The foreword for Eco-Fashion "The race is on." was written by Geoffrey B. Small at the request of the author and publishers. The book is the industry's first on sustainable fashion design and is written by Sass Brown, director, FIT Fashion Institute of Technology Florence Italy Program, and published by Laurence King Publishers Ltd.
GEOFFREY B. SMALL'S TEXT FROM THE FOREWORD PAGE OF ECO-FASHION
"The race is on."
FIFTY years ago earth held three billion people. Today, six billion. By 2050, it could be ten billion. By all estimates, there will not be enough resources for everyone. Water, food, energy and every material needed by man will be fought for, hoarded or protected from others. Deforestation, continuing unchecked carbon and methane gas emissions, drought and flooding driven by global warming, rampant consumerism and waste will all accelerate the reduction of available resources and make the problems spiral. The decline of fish stocks may mean there is virtually nothing left to fish by 2050. Already there is a world food crisis: one billion people are starving. Conflicts over water, food or energy are everywhere. Last year alone, one person in every 50 in the world lost their home due to war, earthquake, flood, fire, global warming disaster or foreclosure. And sneaking in through the backdoor as a "solution to global warming,” is the looming spectre of a world " nuclear energy renaissance" now madly racing ahead with all its inherent apocalyptic dangers and totally unresolved risks.
But if ‘fashion reflects the times’, you would be hard pressed to see it.
Fast fashion, planned obsolescence, ignorance and waste rule. In the UK last year, people threw away over two million tonnes of fast-fashion clothing that was worn an average of just six times. The mountains of plastic and polyester synthetic throwaway apparel are ending up in African landfills where they do not break down, water tables are disrupted and deadly new forms of malaria grow in the still ponds they create. Slave labour is rampant. The average factory-worker wage in the largest producing country for famous brand-name sport shoes is US $59 (£36) a month. Strikes are put down by soldiers. The use of cotton pesticides is huge, and water consumption is enormous. More and more cancerous diseases are being attributed to our constant exposure to petrochemical-based products like plastic and polyester. Hazardous chemicals are now found in the bodies of all newborn babies.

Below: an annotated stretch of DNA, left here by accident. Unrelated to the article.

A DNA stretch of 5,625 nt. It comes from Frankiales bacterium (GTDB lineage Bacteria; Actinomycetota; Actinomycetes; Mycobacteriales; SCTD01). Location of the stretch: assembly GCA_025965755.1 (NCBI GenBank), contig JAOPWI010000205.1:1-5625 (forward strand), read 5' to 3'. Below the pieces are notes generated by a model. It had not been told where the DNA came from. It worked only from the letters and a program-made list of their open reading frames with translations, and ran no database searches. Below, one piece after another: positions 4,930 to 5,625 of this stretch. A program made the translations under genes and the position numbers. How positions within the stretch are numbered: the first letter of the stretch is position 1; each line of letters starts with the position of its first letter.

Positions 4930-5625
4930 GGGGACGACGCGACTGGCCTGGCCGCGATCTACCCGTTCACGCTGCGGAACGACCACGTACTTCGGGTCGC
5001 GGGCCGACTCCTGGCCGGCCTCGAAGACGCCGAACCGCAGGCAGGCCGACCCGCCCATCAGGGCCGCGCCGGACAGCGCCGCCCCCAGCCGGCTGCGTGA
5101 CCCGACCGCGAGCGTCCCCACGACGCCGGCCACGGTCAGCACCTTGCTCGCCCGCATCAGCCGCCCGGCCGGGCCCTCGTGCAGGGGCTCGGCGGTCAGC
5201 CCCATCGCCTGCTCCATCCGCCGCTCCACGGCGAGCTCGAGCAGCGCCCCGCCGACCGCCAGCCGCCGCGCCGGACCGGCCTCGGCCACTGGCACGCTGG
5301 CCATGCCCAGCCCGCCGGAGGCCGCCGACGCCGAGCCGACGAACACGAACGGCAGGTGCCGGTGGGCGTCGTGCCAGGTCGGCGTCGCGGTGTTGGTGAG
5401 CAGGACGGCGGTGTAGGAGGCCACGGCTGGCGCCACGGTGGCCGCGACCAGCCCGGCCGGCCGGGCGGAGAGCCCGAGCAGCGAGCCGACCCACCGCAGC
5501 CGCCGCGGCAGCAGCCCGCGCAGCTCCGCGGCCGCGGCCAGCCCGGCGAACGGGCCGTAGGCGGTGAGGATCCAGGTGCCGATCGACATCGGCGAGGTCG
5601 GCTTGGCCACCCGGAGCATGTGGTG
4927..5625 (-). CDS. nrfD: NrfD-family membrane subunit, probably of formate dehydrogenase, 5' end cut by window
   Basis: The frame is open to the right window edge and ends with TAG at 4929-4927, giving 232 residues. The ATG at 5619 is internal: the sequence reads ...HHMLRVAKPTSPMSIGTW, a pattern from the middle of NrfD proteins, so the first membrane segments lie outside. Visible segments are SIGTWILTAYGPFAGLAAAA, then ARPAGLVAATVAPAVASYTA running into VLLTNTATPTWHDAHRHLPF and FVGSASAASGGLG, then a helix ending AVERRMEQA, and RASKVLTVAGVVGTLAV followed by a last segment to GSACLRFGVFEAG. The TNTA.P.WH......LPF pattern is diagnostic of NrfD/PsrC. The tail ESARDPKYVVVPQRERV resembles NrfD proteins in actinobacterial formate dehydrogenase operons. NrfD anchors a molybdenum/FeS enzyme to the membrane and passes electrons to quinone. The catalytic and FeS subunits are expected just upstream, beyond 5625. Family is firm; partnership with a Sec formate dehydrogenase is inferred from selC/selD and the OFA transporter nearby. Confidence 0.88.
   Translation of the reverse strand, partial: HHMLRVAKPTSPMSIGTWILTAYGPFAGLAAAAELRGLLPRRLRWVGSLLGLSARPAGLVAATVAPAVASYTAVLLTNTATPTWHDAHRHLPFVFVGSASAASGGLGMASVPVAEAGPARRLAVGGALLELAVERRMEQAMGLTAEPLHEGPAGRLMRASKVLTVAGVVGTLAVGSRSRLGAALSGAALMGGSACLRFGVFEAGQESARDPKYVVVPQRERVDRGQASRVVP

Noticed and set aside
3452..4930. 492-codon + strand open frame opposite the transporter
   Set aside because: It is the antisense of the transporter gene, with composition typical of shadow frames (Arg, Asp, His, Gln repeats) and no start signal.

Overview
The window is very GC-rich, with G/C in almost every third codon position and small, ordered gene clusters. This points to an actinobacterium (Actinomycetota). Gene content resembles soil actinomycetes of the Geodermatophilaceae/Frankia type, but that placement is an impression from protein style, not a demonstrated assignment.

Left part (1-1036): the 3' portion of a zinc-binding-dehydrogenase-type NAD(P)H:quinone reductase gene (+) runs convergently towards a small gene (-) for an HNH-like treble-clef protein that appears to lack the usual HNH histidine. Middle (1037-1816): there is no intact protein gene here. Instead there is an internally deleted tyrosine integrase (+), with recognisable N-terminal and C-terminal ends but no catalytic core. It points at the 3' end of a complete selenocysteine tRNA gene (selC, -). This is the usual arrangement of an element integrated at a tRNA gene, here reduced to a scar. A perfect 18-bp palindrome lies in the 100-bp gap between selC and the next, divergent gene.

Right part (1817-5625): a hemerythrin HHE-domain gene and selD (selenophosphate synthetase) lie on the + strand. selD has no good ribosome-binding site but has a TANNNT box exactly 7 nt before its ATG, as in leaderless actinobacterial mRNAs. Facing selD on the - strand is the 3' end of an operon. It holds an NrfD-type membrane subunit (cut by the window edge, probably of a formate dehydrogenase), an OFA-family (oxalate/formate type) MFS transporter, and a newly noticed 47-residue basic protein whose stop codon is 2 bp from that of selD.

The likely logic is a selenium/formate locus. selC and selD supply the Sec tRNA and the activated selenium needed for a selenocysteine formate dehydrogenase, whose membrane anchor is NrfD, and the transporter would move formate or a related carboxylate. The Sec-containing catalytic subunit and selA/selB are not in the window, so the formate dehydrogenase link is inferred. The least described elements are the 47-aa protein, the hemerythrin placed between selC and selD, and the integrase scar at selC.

Bad for the customer, bad for the worker, bad for society and bad for the environment, fashion today is one of the industrial age’s biggest human failures. Dominated by large global corporate groups and their sponsored media who encourage a dream lifestyle of selfishness, apathy, superficiality, greed, sex and drugs to a growing worldwide audience of billions, fashion has been sold to the rafters, leaving its consumers and producers poorer, dumber and more ill-equipped than ever to face, combat or survive the doomsday scenarios that everyone from religious fanatics to Nobel laureates predict will take place within a lifetime. Fashion is indeed a massive human, social and environmental disgrace in need of a paradigm shift.
That shift has begun. In the wake of the 2008 financial meltdown, we are witnessing the end of the industrial era as we know it and the collapse of the failed system behind it. Many large fashion corporations, which once dominated their marketplace by exploiting debt-burdened consumers buying on credit and workers in feudalistic conditions, are now reeling and on the brink of economic failure with no help in sight. The mighty rules of sustainability are now making themselves known to all.
And so, a book that for the very first time examines sustainability in fashion and a few of its pioneering practitioners, proponents and concepts is, indeed, a timely thing. Historic and courageous, its effort alone merits both immense applause and support for its author Sass Brown and its publisher Laurence King. With clothes covering the body and skin every day, and well over one trillion dollars a year in sales and at least half a billion people employed in the industry, few things in the world touch as many people as fashion, apparel and textiles. A new definition of fashion with a new set of values and a priority to get involved and develop real and fundamental solutions to the world’s resource and lifestyle challenges, instead of promoting escapism and selfishness, could make the difference between world calamity and world improvement, between apocalypse and a better way of life for us all.
The choice is ours. Great fashion like great art, always ‘reflects the times’. And it’s truly a time for great fashion to appear. But time itself is of the essence.
And what is at stake is our race.
As the late George Carlin used to joke, ‘Everyone’s running around screaming about the planet in danger – uh, the planet is going to be just fine, thank you, it’s been around for hundreds of millions of years without a problem – it ain’t the planet that’s in danger – it’s us.’
Indeed. The race is on.
Geoffrey B. Small
Eco Fashion is available at Amazon.com, Amazon.co.uk, Barnes & Noble, Borders, Waterstones, Blackwell, Tesco Books
and through design bookstores worldwide. For more information contact Laurence King Publishers Ltd., London